US to open door for Vietnamese mangoes

The US Department of Agriculture (USDA)’s Animal and Plant Health Inspection Services (APHIS) has proposed allowing the import of fresh mangoes from Vietnam into the US.

US to open door for Vietnamese mangoes. (Photo: VNA)

US to open door for Vietnamese mangoes. (Photo: VNA)

The move is expected to clear the way for the sixth Vietnamese fruit to be exported to the US from the end of this year, after dragon fruit, rambutan, lychee, longan, and star apple.

As a condition of entry, Vietnamese fresh mangoes would have to undergo strict checks, including orchard inspections, irradiation treatment, and port of entry inspection.

The fruit would also have to be imported in commercial consignments and accompanied by a phytosanitary certificate issued by the national plant protection organisation of Vietnam.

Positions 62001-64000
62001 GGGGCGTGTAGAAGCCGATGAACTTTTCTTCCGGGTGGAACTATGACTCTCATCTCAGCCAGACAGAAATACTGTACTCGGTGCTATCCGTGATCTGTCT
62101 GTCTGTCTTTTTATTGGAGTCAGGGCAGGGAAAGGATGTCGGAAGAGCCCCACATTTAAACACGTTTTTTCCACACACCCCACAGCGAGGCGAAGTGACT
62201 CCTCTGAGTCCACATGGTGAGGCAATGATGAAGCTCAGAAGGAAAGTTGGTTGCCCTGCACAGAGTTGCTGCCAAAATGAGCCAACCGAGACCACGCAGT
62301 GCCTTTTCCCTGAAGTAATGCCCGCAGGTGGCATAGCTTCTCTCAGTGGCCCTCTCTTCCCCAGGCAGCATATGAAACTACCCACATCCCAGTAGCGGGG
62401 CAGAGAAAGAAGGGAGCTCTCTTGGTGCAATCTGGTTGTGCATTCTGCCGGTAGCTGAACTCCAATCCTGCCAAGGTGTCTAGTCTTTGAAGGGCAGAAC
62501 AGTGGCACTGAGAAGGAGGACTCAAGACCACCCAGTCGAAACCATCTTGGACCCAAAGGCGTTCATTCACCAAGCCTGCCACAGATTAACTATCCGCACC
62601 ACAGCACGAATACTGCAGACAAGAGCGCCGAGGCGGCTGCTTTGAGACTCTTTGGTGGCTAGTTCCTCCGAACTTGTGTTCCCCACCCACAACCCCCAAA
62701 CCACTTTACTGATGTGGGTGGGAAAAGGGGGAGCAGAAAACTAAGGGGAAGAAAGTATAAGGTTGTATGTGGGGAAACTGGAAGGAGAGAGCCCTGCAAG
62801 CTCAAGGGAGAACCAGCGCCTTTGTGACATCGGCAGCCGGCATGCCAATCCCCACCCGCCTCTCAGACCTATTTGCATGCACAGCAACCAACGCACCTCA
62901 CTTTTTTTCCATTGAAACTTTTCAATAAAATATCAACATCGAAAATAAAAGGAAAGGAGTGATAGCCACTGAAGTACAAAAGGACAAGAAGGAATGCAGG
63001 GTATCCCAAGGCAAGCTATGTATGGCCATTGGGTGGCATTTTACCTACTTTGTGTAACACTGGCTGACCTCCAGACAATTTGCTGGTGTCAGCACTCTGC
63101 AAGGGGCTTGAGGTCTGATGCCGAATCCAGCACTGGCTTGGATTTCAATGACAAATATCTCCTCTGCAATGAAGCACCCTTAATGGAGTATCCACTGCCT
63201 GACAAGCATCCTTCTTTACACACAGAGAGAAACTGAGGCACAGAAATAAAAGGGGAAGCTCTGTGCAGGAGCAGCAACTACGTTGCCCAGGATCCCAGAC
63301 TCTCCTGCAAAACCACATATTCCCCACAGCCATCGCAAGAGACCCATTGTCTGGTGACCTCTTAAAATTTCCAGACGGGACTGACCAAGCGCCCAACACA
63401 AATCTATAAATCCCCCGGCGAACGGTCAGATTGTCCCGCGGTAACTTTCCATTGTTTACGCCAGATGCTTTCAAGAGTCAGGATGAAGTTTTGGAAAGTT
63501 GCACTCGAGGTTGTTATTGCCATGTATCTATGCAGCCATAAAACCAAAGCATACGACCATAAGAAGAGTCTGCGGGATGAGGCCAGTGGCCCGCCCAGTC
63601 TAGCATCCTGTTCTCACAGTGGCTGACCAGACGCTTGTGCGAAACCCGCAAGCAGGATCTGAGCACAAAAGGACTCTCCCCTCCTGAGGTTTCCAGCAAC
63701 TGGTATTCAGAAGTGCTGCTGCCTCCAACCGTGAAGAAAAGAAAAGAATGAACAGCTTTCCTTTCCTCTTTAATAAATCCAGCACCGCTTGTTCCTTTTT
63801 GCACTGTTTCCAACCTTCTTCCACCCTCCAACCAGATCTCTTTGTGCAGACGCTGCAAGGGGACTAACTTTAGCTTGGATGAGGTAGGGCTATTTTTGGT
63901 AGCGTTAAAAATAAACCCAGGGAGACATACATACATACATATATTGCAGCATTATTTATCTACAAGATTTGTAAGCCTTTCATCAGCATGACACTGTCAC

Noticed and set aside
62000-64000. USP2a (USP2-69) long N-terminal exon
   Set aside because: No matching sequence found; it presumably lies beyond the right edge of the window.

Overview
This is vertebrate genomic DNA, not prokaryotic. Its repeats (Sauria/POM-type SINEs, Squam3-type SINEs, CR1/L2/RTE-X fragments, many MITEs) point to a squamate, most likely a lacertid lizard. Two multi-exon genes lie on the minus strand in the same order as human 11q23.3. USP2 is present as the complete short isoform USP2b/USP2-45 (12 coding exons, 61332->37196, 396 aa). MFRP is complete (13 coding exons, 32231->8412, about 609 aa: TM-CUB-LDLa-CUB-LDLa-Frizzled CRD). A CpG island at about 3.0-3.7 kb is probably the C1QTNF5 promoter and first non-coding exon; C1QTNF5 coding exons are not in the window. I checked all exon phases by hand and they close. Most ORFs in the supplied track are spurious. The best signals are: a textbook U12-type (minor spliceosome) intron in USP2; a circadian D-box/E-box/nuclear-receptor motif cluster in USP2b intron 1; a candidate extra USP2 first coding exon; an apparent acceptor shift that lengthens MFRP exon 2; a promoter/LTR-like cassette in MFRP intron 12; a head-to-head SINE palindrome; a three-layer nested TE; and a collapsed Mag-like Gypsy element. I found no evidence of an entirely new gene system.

According to Commercial Counsellor in the US Dao Tran Nhan, the APHIS has conducted pest risk assessment to protect against the introduction of pests into the US.

It identified 18 pests that could be introduced into the US in consignments of fresh mangoes from Vietnam.

The US imports about 400,000 tonnes of fresh mangoes per year, mostly from Mexico, Peru, Ecuador, Brazil, and Guatamala. The country also grows about 3,000 tonnes of mangoes annually in Florida, Hawaii, Texas and California.

Vietnam expects to ship about 3,000 tonnes of fresh mangoes to the US every year, roughly equivalent to 1 percent of the US’s mango imports.

The USDA on July 19 also announced that it has completed pest risk analysis that finds fresh star apples from Vietnam are safe for import into the US.

Shipments are scheduled to begin in the fourth quarter of this year.

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